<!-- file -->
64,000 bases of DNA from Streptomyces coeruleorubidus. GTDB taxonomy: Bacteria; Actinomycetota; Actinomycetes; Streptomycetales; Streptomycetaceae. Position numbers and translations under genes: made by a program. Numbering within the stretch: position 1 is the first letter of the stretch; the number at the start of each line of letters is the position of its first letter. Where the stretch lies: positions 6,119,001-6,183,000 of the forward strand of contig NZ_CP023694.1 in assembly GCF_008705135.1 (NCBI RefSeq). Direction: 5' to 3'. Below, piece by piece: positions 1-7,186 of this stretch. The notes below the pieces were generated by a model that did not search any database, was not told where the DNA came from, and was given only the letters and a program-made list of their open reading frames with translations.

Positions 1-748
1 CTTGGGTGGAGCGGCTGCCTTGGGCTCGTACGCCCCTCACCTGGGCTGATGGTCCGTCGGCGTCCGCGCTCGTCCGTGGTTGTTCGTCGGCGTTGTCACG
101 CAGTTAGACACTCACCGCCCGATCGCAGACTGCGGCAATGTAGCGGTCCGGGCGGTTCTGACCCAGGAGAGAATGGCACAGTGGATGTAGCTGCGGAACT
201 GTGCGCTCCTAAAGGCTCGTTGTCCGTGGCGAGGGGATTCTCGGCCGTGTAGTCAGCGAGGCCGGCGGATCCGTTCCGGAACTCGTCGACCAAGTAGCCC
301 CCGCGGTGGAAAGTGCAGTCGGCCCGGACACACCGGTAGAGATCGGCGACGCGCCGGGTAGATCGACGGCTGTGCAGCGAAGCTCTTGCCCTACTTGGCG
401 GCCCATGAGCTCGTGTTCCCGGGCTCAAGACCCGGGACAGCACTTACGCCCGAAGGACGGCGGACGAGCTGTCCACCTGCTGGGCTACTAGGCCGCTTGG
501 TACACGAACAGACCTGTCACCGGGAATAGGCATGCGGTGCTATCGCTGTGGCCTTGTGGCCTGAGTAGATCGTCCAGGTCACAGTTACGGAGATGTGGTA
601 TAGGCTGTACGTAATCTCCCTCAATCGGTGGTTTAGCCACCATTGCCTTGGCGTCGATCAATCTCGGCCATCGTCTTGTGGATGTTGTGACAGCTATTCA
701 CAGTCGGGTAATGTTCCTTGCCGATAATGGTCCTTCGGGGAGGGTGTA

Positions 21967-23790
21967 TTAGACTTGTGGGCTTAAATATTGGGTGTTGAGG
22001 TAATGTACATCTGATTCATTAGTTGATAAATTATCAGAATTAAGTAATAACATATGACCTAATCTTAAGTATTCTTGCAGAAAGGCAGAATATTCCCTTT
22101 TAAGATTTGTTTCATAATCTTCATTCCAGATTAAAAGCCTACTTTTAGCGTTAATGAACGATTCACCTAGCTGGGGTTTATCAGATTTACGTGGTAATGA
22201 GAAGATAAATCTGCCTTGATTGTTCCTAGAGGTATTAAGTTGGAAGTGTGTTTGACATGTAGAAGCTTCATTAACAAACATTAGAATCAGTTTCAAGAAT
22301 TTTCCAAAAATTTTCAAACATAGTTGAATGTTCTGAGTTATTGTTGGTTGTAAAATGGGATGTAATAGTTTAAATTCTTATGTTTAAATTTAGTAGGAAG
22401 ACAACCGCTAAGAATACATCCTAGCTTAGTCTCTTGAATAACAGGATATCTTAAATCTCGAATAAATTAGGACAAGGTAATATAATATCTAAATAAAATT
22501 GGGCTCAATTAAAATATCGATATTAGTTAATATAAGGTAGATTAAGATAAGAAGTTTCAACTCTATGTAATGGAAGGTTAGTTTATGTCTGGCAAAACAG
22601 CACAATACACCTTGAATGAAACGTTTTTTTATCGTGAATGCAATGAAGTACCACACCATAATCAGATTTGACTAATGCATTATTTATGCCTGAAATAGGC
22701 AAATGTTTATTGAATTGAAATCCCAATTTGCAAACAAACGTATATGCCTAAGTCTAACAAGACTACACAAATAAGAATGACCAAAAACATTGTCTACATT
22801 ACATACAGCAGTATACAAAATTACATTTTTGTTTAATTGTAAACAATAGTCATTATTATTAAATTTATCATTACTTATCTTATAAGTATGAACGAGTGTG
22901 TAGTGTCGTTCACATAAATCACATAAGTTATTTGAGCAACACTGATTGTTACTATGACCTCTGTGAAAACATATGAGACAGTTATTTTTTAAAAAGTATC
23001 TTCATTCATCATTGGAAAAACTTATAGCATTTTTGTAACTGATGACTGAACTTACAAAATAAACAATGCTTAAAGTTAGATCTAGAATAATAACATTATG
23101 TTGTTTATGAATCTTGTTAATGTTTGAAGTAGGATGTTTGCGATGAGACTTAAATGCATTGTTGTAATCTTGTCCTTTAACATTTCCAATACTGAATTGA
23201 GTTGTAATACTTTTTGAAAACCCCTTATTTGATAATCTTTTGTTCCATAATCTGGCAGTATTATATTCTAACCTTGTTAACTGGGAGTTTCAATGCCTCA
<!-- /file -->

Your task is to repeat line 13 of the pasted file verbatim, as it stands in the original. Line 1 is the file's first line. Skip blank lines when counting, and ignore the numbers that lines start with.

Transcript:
22001 TAATGTACATCTGATTCATTAGTTGATAAATTATCAGAATTAAGTAATAACATATGACCTAATCTTAAGTATTCTTGCAGAAAGGCAGAATATTCCCTTT